Wednesday, December 16, 2015

Bloomberg: Billions of Barrels of Oil Vanish in a Puff of Accounting Smoke

So how do Billions of Barrels of oil vanish as this Bloomberg article states? This is a question I can answer having worked as an accountant in the oil industry for many years. It really doesn't matter how many actual physical barrels of oil may be below the surface in an oil resevoir. What does matter is whether or not they can be produced at a profit. If they can't, they will stay below the surface. Below are some quotes from the Bloomberg article and then a few added comments.


"In an instant, Chesapeake Energy Corp. will erase the equivalent of 1.1 billion barrels of oil from its books. 

Across the American shale patch, companies are being forced to square their reported oil reserves with hard economic reality. After lobbying for rules that let them claim their vast underground potential at the start of the boom, they must now acknowledge what their investors already know: many prospective wells would lose money with oil hovering below $40 a barrel.

. . . . .

"Other examples include Denver-based Bill Barrett Corp., which will lose as much as 40 percent, and Oasis Petroleum Inc., based in Houston, which will erase 33 percent, according to filings. Larry Busnardo, a Bill Barrett spokesman, declined to comment. Richard Robuck of Oasis didn’t respond to questions."

. . . . .

“The question is, how are these reserves going to come back?” said Subash Chandra, an energy analyst with Guggenheim Securities in New York. “Because if you have to spend within cash flow, those reserves aren’t coming back. Not unless we get a spike in prices, or we return to levered growth.”

My added comments: Years ago at my previous employer I actually worked on the calculation done at the end of each year to determine how many barrels of oil reserves could be reported. This is how that works. Engineers produce a reserve report each year that takes into account all the costs to produce the oil reserves and the current market price the oil can be sold for. If the price drops too much, many of the actual physical oil reserves underground cannot be produced without losing money so you must "write off" those barrels even though they still exist physically (accounting rules make this mandatory) . From an accounting point of view, they "vanish."

This causes the accounting for oil and gas companies to be somewhat different from other industries. While oil and gas companies produce a balance sheet like everyone else that lists the assets and liabilities of the company, it does not really give you any idea what the true "net worth" of the company is at any given time. The true "net worth" of the company is the net present value of all the reserves in the ground that can be produced at a profit. This net worth goes up and down constantly even though the assets listed on a balance sheet may stay fairly stable (reserves are not carried on a balance sheet directly as an asset, the costs to find or buy the reserves are the asset on the balance sheet). Oil companies take a double hit when prices fall, they lose cash flow from the oil produced in the present and they have to write off the value of future barrels that will no longer be produced.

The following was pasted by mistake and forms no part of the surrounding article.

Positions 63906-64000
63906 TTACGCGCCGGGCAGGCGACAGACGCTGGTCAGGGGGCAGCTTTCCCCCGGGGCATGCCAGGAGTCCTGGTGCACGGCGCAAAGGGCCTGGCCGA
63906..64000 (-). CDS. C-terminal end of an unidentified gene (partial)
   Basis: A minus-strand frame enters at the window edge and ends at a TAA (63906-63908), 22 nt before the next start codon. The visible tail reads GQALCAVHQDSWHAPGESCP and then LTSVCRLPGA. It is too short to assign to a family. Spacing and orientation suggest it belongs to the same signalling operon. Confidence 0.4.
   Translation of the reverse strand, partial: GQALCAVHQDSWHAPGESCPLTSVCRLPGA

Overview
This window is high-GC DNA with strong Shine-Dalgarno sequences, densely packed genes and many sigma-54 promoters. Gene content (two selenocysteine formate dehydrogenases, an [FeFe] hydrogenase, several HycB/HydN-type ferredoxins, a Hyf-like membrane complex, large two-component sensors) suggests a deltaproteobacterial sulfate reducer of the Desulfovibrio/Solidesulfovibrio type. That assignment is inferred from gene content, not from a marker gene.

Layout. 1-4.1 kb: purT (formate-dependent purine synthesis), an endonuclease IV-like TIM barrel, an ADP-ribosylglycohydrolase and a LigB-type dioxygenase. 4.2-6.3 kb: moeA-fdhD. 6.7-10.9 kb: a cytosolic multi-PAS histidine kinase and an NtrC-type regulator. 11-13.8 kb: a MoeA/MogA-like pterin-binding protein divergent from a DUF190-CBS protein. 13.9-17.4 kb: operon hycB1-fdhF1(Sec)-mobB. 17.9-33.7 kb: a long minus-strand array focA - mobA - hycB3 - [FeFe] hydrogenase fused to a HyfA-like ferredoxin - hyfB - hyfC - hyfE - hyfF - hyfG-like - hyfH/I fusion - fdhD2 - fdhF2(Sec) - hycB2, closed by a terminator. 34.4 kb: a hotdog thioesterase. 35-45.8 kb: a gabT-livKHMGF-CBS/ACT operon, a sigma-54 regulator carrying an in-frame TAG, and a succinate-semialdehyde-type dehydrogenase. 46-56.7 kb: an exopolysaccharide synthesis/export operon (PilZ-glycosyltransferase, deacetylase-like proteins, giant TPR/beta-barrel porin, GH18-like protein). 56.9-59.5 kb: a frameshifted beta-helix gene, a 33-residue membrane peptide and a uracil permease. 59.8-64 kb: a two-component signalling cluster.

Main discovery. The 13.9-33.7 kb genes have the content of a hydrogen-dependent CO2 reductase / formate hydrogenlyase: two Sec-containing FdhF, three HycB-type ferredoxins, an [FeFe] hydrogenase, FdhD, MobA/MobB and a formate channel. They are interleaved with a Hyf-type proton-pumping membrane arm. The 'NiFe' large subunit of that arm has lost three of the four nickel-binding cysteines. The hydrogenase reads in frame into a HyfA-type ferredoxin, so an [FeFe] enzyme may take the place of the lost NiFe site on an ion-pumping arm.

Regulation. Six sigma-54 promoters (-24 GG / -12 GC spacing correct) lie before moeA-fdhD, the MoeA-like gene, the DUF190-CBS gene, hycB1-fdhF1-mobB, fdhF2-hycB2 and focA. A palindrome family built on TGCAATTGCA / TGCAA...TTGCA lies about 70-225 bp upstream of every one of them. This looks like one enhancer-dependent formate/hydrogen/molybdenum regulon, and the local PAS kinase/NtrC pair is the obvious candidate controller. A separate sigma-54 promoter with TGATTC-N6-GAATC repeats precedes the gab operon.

Simplistic Example: A company owns oil reserves expected to last 10 years at an oil price of $75 per barrel. This is based on the discounted net present value of all those barrels using the best estimate for what it will cost to produce them. At $75, the engineers may estimate that the company has 1 million barrels of oil that can be produced and sold profitably. But some of those barrels will cost more than others to produce. So if the price falls to $50 per barrel, all the barrels that cost $50 or more are no longer are counted as reserves. In this example we will say that is 250,000 barrels. Suddenly those 250,000 barrels of oil "vanish" as Bloomberg says in this article. Now the company only has 750,000 barrels of reserves. The only way the oil can "reappear" is for the price to go back above $50 per barrel.

This is why a relatively stable price for oil really benefits everyone so long as the price is high enough to make money and not too high to hurt low income users. Eventually the world will gradually transition away from oil for energy, but it will take a long time to do that. In the meantime, we need a price that works for everyone if possible. The problem tends to self correct over time. Right now the price is too low so a lot of oil will "vanish". This will lower supply and cause the price to correct back up enough to generate more supply. 

No comments:

Post a Comment